112G Ethernet PHY Design Challenges | Interface IP | Synopsys

112G Ethernet PHY Design Challenges and the Path Forward

Madhumita Sanyal, Technical Marketing Manager, Synopsys

The need for higher bandwidth networking equipment as well as connectivity in the cloud and hyperscale data centers is driving the switch technology transition from 25Tb/s (terabytes) to 51Tb/s and soon to 100Tb/s. The industry has chosen Ethernet to drive the switch market, using 112G SerDes or PHY technology today and 224G SerDes in the future. As Andreas Bechtolsheim, co-founder and Chairman of Arista Network, highlights in Figure 1, the deployment of 112G SerDes will peak by 2025. This article describes how designers can overcome design challenges, such as power, area, packaging, signal integrity, power integrity and 800G Ethernet implementation for HPC systems using 112G Ethernet PHY IP.

Progression of Switch Silicon SerDes speed from 100G to 200G per lane

Figure 1: Progression of switch silicon SerDes speed from 100G to 200G per lane

Source: Market Focus: The Road to 800G and Beyond - Arista Networks

Design Challenges

Area and Power

Reducing power and area while transitioning to more advanced process technologies from 7nm to 5nm to 3nm becomes a key focus as the use of lower power modulation, such as PAM-4, and high speed SerDes technology, such as 112 Ethernet PHY, increases. In addition, there are die size limitations due to yield issues. Denser integration of components in the Ethernet switch SoC is required to maintain the same size since server boxes and compute boxes must fit in the same chassis in the rack units, as seen in Figure 2.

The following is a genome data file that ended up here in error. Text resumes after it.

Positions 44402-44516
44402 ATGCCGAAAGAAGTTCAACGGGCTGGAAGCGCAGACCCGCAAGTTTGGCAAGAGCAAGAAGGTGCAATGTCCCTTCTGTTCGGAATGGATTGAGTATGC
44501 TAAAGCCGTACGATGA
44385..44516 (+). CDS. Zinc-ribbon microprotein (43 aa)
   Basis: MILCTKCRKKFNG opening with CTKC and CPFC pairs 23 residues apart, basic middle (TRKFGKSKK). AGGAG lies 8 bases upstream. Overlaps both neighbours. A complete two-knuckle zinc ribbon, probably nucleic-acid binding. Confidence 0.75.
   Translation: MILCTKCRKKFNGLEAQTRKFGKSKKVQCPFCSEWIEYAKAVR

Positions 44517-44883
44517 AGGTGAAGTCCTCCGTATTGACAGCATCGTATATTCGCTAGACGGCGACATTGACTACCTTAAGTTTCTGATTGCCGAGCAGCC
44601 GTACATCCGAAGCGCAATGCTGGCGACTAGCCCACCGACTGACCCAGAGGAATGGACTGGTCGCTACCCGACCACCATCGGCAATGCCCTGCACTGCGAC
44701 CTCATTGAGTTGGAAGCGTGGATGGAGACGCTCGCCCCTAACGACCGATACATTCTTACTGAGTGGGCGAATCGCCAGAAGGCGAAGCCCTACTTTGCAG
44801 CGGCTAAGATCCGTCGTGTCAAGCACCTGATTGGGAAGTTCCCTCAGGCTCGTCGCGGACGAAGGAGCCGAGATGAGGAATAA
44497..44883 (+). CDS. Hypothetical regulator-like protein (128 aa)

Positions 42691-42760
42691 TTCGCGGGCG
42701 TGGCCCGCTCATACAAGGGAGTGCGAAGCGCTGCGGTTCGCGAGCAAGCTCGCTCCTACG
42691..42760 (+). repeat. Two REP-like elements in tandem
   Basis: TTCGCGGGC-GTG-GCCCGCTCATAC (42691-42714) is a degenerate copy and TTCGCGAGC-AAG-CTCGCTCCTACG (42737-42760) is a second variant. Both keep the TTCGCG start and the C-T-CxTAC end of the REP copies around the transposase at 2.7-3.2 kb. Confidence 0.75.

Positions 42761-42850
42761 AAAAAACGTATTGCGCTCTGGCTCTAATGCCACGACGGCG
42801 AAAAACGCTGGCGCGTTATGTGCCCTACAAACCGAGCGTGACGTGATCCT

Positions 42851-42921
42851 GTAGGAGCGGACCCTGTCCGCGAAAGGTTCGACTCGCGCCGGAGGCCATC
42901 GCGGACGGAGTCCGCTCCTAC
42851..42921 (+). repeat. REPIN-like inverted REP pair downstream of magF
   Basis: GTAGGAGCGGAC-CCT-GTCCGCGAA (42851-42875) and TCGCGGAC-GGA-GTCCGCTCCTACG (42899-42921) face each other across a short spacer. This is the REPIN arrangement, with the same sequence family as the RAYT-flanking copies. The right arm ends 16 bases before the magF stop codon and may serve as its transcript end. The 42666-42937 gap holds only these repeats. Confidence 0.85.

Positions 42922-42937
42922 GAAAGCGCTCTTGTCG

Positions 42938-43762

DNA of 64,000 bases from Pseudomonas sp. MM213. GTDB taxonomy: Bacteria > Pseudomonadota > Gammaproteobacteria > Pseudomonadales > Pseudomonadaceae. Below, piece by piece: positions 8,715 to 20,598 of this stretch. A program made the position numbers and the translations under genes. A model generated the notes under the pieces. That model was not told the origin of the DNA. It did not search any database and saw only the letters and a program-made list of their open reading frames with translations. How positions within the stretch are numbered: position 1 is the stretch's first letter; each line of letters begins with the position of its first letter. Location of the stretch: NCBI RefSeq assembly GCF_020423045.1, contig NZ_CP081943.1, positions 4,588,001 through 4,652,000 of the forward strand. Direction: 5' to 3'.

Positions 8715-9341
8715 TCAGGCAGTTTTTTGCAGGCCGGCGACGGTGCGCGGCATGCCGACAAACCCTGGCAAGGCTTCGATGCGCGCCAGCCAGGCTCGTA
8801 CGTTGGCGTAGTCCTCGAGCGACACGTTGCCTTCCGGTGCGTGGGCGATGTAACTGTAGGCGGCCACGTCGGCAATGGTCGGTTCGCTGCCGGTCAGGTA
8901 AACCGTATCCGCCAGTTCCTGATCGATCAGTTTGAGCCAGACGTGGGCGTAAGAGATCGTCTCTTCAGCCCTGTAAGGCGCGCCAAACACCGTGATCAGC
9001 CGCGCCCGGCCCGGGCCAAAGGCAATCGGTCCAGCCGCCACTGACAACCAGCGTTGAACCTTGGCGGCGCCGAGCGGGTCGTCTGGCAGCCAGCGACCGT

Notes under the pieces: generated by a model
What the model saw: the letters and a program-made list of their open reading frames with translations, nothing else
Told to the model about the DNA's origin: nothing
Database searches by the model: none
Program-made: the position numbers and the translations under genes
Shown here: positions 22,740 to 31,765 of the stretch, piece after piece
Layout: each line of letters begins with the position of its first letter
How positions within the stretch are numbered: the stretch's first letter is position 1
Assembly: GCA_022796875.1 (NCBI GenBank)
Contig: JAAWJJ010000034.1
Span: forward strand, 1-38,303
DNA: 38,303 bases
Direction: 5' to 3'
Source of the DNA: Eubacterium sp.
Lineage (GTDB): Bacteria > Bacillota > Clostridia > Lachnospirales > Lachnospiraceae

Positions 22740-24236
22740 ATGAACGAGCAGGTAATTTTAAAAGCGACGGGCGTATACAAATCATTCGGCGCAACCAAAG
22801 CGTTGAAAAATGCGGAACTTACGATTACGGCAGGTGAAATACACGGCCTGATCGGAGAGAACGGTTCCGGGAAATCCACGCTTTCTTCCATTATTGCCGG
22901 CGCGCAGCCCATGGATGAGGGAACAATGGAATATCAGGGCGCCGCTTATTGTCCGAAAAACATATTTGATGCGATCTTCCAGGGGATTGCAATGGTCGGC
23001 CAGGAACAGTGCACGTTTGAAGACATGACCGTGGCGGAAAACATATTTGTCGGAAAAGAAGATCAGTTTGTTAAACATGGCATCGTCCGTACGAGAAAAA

Space limitation in the Server Racks in DataCenter and ToR Switches

Figure 2: Space limitation in the server racks in data center and ToR switch SoCs

However, such dense integration of SoC components is increasing power and requiring expensive cooling systems. All of these make area, power and latency key metrics or challenges for high-density switches. They also impact performance as SoCs for switches incorporate hundreds of lanes, making system performance more important than a single SerDes performance.

Transition to Co-Packaged Optics

Data center optics is also evolving to support the higher bandwidth networking demands. Both optics and ASICs have to address area, power and latency challenges within the switch-optic interconnects and minimize the switch-optic electrical I/O power consumption. Figure 3 shows the evolution of power in pluggable optics, which is the technology of choice today. 

Optics Power per bit is decreasing significantly

Figure 3:  Optics power per bit is decreasing significantly 

Source: Market Focus: The Road to 800G and Beyond - Arista Networks